I was never a fan of required reading earlier in my education. For the most part, I was bored and maybe a little rebellious because reading wasn’t my idea. Hence, Sparknotes was an easy out! This time around, I have to say I am quite impressed by a selection made by a professor in my summer research program. The book I’m currently reading is called Being Mortal: Medicine and What Matters in the End by Dr. Atul Gawande. This is a must read for anyone interested in pursuing a career in veterinary or human medicine or simply interested in thinking outside of social norms about the aging process.
Without spoiling the book, I’d like to share just a few things that have been impressed on me so far. One of the most obvious aspects about life is the fact that at one point, it must come to an end. I know, what an obvious statement — but that’s not always how we as medical professionals think about the aging process. There’s a point I feel that students reach, or at least I have, where your focus gets so zoned-in on pathology. We’re trained to look for the disease, but we cannot treat aging. The end of life is a process that deserves special consideration outside our rigid training.
One specific topic Gawande demonstrates very clearly is the autonomy of a dying person. Gawande is a human doctor, but I think the principle applies just as well to animals — although I’ve not considered it this way until recently. Gawande’s father lived to the ripe old age of 110! Up until the year he died, his sons helped him to ride horseback to tend to his fields in India. In the patriarchal society, the old man was still in charge. That’s a far cry from what I would have allowed my father to do had he lived to seventy. I would have been concerned that a simple accident could result in a tragedy, but I know I wouldn’t be upset myself if I died doing what I loved. Perhaps that’s something I should reflect on. Life does not end because we grow old, though our faculties may change our expectations and desires may not.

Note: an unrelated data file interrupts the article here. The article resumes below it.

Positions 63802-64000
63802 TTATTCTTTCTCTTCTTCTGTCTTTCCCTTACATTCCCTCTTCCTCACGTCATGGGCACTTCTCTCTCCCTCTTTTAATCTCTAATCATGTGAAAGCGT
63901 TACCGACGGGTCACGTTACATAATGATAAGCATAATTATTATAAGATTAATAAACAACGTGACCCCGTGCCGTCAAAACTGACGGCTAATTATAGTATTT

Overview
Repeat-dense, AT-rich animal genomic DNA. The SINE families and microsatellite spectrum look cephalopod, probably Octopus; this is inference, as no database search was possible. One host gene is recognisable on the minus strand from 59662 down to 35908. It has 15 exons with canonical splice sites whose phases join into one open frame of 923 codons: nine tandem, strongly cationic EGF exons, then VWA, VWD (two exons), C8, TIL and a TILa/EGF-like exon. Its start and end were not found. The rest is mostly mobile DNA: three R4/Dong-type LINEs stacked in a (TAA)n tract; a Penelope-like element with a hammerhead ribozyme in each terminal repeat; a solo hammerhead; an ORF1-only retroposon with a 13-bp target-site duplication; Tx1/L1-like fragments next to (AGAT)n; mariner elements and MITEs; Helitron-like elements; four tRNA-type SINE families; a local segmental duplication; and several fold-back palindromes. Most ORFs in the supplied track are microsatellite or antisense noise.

So how do we apply this to animals and help them live happier in old age? One example that comes to mind is my mother’s ten-year-old lab, Olive. She loves to run but has a cruciate tear and is not a candidate for surgery. Her mind still wants to run, though her knee isn’t up for the challenge. I can see the depression on her face. Perhaps a new activity is the key. Something to engage her mind and body, making her feel capable. I think that swimming is our option.
In any discipline of medicine, I think this book is a really important reference. It’s helpful to think outside the medical aspects and focus on the individual. What do they want? What do they actually need to feel better, beyond medical treatment? One of my goals is to facilitate the human-animal bond, and I believe Gawande is spreading a great message that I hope will influence this generation of healers.